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That new car smell is a powerful draw.
According to a poll from our partner, MSN, 62% of American millennials (aged 18 to 29) plan to buy their next car in-person at a dealership. Overall, 65% of Americans will head to a dealership when it’s time to buy a new car.
MSN polls its readers, and then uses machine learning to model how a representative sample of the US would have responded, using big data, such as the Census. It’s nearly as accurate as a traditional, scientific survey.
For most purchases, millennials lead the pack in ditching brick-and-mortar stores: More than half of their total purchases in 2016 were made online, according to a recent UPS Pulse Of The Online Shopper report.
But that doesn’t mean they plan to shop for cars the same way. The excitement of seeing a car in the show room, as well as being able to test drive it, are the main things consumers would miss if they bought their car online instead of in-person, according to a recent report from Accenture.
Online car dealerships, such as Roadster, Carvana and Vroom, hope to entice car buyers with promises like free delivery and money back guarantees. Even Amazon seems to be toying with the possibility of selling cars through its site. The idea isn’t new. Online classifieds and auction sites like eBay have long made it possible to research and even purchase cars online.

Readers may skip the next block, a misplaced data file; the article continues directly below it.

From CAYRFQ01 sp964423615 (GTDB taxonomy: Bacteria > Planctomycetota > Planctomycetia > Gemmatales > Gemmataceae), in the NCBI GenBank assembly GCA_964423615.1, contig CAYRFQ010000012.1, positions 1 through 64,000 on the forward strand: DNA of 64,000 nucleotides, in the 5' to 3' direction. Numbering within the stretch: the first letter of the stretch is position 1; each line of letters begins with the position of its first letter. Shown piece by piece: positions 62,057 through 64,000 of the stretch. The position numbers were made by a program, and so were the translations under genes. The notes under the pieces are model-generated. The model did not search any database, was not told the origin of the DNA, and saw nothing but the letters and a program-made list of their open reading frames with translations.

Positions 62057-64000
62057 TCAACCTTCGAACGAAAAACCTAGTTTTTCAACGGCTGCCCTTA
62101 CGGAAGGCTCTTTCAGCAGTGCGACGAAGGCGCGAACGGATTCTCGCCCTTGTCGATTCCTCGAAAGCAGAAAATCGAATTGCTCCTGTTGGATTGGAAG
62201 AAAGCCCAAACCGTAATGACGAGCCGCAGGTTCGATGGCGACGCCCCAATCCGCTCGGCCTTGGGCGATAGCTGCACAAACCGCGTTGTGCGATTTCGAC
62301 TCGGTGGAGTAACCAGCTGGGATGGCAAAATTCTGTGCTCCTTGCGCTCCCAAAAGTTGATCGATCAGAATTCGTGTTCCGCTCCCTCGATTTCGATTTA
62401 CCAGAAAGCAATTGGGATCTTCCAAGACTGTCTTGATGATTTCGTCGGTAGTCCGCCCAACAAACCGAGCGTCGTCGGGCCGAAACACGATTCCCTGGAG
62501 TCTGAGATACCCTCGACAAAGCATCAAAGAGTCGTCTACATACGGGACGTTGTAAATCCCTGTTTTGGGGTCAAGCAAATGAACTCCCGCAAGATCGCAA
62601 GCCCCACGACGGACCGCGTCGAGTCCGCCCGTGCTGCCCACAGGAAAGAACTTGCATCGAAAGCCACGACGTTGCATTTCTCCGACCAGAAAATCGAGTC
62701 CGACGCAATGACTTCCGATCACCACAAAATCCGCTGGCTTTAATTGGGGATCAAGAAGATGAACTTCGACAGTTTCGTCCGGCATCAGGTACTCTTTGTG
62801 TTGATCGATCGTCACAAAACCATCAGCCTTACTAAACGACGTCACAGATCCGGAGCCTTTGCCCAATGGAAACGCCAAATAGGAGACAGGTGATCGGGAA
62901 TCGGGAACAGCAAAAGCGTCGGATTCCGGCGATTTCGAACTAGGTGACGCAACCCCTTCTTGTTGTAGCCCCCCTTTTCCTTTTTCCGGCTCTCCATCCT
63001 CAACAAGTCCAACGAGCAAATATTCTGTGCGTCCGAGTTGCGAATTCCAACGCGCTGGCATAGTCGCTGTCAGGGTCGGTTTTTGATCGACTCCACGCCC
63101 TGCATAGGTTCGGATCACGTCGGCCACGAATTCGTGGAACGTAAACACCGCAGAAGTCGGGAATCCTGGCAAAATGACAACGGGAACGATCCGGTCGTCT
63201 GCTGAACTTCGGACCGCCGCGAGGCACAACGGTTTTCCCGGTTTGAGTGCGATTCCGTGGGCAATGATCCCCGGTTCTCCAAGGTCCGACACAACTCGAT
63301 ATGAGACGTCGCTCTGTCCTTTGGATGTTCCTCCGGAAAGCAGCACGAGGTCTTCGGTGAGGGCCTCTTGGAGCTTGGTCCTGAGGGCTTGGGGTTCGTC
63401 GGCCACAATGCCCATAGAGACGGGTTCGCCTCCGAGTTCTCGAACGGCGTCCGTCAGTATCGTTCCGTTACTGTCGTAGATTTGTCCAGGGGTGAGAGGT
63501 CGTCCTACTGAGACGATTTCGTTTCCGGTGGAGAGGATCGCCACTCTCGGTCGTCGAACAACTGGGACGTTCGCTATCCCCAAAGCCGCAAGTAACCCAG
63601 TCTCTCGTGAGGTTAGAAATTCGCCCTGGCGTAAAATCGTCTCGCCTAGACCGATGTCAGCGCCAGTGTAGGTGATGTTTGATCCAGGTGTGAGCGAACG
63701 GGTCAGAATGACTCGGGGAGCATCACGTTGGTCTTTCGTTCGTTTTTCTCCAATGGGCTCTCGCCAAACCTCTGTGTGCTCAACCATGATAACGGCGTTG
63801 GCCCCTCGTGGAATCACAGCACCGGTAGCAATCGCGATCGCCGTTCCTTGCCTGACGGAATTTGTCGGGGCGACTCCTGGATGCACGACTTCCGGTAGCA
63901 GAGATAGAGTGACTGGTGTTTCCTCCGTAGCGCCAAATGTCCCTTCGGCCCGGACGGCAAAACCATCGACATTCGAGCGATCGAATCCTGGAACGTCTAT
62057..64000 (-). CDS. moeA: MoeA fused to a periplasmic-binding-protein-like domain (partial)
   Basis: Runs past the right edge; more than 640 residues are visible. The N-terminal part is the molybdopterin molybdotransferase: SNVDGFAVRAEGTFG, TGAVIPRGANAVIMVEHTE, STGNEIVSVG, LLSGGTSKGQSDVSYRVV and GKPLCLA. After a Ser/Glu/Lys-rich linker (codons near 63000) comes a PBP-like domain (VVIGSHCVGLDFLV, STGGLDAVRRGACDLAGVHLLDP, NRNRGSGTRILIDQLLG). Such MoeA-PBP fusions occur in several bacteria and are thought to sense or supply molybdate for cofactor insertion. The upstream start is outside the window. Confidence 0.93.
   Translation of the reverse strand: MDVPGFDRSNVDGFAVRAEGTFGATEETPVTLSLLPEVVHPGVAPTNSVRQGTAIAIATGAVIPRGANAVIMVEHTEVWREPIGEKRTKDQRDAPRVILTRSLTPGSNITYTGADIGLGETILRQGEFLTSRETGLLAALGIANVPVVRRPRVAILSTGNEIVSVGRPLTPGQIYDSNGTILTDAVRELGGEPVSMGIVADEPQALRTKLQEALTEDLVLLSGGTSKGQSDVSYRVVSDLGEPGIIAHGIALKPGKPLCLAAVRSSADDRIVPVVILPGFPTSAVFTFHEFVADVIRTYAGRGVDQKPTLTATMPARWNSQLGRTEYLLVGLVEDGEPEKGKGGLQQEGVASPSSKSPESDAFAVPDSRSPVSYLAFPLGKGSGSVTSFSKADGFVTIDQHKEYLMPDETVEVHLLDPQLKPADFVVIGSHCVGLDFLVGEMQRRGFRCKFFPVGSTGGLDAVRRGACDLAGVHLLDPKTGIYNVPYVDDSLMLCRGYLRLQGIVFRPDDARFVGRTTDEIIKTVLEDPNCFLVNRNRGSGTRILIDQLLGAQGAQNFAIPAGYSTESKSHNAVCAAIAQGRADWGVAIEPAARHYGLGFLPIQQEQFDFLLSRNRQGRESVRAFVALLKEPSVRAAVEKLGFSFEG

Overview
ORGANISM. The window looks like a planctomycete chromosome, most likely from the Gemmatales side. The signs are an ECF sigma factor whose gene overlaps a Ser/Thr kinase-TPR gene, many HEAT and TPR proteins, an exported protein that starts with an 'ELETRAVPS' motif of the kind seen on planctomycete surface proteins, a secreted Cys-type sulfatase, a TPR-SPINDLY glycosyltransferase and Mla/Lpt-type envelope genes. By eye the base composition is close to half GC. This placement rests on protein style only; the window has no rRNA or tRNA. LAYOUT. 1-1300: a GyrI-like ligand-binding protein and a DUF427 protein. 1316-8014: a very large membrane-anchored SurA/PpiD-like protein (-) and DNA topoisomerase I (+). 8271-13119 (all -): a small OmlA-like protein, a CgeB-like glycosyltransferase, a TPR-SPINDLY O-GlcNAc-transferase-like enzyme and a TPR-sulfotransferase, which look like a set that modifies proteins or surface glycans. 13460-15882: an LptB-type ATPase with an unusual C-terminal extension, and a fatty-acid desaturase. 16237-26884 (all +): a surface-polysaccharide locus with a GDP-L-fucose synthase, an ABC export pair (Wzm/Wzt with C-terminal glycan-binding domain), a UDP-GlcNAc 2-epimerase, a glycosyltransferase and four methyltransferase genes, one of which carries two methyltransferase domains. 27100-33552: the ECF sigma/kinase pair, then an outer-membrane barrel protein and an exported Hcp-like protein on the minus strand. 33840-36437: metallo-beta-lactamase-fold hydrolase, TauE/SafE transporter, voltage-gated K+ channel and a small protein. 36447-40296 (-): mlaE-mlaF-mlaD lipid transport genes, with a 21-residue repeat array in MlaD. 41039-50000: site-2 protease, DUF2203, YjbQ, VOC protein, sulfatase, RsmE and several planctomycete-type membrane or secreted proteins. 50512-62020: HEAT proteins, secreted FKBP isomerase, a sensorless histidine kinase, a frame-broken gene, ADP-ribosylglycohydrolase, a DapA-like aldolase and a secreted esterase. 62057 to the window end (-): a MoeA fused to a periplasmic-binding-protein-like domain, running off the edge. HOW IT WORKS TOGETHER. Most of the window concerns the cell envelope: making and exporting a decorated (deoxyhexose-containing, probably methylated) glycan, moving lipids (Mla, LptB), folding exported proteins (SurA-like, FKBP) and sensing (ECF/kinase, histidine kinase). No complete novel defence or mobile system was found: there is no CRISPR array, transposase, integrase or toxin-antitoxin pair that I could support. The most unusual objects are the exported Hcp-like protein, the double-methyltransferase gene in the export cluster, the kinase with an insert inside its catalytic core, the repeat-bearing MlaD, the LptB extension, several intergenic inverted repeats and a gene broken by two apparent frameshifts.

Still, only 26% of millennials plan to shop online at car-specific websites for their next car.
Not that Americans are rushing to buy a new car anytime soon. More than half, 54%, expect to wait two years or more before purchasing a new car, according to the MSN poll.
Among Americans who are shopping for a car, sticker shock doesn’t seem to be a major concern. The MSN poll found that only 20% of Americans consider price to be the most important factor in the car buying process.
Unsurprisingly, what millennials are looking for in a new car differs from that of older Americans. While Americans over 65 are primarily interested in finding a car that offers comfort and safety, millennials are more likely to focus on fuel economy and design.
The cost of buying and owning a car can be steep, especially for those who choose to finance the purchase. According to the MSN poll data, 55% plan to finance their next vehicle, while 8% will lease, and 26% intend to pay with cash.
Auto loans are often difficult to justify, since cars are a depreciating asset (they lose value over time). Among millennials, rising auto loans, along with student loan debt, continue to add to the growth of the $3.6 trillion in US consumer debt, an amount which is approaching a record 20% of GDP.
All that debt is a drag on the US economy, but it’s also a problem for those who struggle to keep up with their monthly payments. Defaults on auto loans have been on the rise lately, with the delinquency rate for subprime auto loans at the highest level in at least seven years.
Online car affordability calculators, like the one offered by Edmunds.com, could come in handy, even for those who prefer to sign on the dotted line at the dealer.